Starting Over – Quickly Adjusting to Life in a New Neighborhood
You’re new to the neighborhood. You’ve just moved in, and everything is fresh and unfamiliar—your home, your street, your neighborhood. How do you adjust quickly to living in a new neighborhood? You may be surprised, but we’ve got some tips to help you out.
Moved into a new home? Congratulations! This is a really exciting and wonderful time, filled with fresh starts both large and small. Like with any substantial change, alongside the great excitement there’s also some adjusting for the whole family, and this might take some time. Some people are happy about change, others prefer set routines—remember that you and your kids need to get used to new rooms, having strangers for neighbors, a street that isn’t the one you were used to, and sometimes even a new town.
This emotional process may prove a bit challenging, but at the end of it are great benefits for you and your children. How do you make it through the move without a hitch, and get used to the new neighborhood as soon as possible?
Tips ahead of moving to a new neighborhood
- Don’t wait until the last minute
Visit the neighborhood with your family before the move. You’ll probably go there to visit the apartment, take measurements and photos, or meet various professionals. Use this opportunity to prepare your kids (and yourselves) for the change. Take some time before or after the visit, bring your kids along, talk to them about the move, and show them around the home and neighborhood. That way you’ll be able to make the strange feeling that comes with moving to a new place easier for them, and let them feel like they’re part of the process.
- Walk around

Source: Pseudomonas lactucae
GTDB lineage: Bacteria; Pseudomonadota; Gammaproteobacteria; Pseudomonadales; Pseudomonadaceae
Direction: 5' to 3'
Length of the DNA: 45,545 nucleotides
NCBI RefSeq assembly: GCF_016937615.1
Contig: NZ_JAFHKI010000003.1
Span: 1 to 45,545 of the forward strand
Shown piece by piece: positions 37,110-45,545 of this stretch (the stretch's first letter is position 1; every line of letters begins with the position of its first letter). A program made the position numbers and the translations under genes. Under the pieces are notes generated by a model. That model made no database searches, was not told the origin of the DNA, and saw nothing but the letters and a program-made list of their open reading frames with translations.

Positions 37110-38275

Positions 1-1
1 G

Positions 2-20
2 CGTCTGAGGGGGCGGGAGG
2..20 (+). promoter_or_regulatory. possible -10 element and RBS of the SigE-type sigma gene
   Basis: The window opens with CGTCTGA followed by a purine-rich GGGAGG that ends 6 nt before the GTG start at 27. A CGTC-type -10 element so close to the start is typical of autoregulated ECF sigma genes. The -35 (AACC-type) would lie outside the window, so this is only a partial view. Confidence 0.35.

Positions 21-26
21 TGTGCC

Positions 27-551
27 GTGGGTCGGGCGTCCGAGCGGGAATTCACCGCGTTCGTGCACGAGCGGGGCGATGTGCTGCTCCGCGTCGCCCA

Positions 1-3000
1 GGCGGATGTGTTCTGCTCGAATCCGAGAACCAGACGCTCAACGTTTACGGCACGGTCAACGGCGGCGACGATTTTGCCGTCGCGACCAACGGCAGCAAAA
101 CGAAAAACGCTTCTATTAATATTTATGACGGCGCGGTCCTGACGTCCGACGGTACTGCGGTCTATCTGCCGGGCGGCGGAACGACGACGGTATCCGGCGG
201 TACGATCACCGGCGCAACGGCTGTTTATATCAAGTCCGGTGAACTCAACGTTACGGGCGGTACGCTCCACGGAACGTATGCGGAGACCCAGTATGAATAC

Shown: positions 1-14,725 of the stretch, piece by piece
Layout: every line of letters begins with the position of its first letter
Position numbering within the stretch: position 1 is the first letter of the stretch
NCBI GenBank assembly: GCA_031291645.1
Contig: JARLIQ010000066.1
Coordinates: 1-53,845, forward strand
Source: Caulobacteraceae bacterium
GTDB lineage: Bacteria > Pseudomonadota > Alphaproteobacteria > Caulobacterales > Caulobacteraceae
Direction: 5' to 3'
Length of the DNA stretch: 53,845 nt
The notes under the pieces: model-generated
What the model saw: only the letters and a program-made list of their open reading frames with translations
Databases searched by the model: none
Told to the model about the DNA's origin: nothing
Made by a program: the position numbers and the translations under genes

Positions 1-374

The more you know about the neighborhood, the more comfortable you’ll feel. This is why we recommend that you walk around the area in your spare time, before the move and afterwards. Walk through the streets and get to know the neighborhood around your new home; find the nearest grocery store, the post office, the bank, the public playgrounds, the local businesses. Similarly, if your kids are starting a new educational framework, it’s recommended that you make the walk to the new school or kindergarten and back home on the first day along with them, so they know the way and the buildings.
- Take the scenic route
Our sense of place influences our sense of security. This is why we recommend that you not stick to one driving route in your first few weeks; take different roads to get to know the streets and pathways better. If you’re driving with your children, you can point out landmarks and places of interest on the way, like an interesting building, stores, businesses or colorful signage, so that they get to know the environment for themselves.
- Make friends with your neighbors
Your new environment brings with it an opportunity to get to know new people. These are the people who smile at you when you meet them on the stairs or at the local grocery store, and whom you can ask questions about daily life in the new neighborhood. When you get a chance, introduce yourself to them and start establishing your relationships with them. Do the same with business owners and service providers in your vicinity.
- Spend your downtime in your new neighborhood
Between the new home, work, the kids’ schooling, extracurricular activities and changes to routine, we tend to forget to stop for a minute and enjoy our new surroundings. Take the kids to the neighborhood playground; have Friday breakfast at the café on the corner. This brief pastime will allow you to meet more people, take in the atmosphere, and create positive feelings for the new area as a result.
Disclaimer: Everything stated in this post is strictly a recommendation. Culpability for use of any products purchased as a result of this recommendation lies solely with the purchasing party.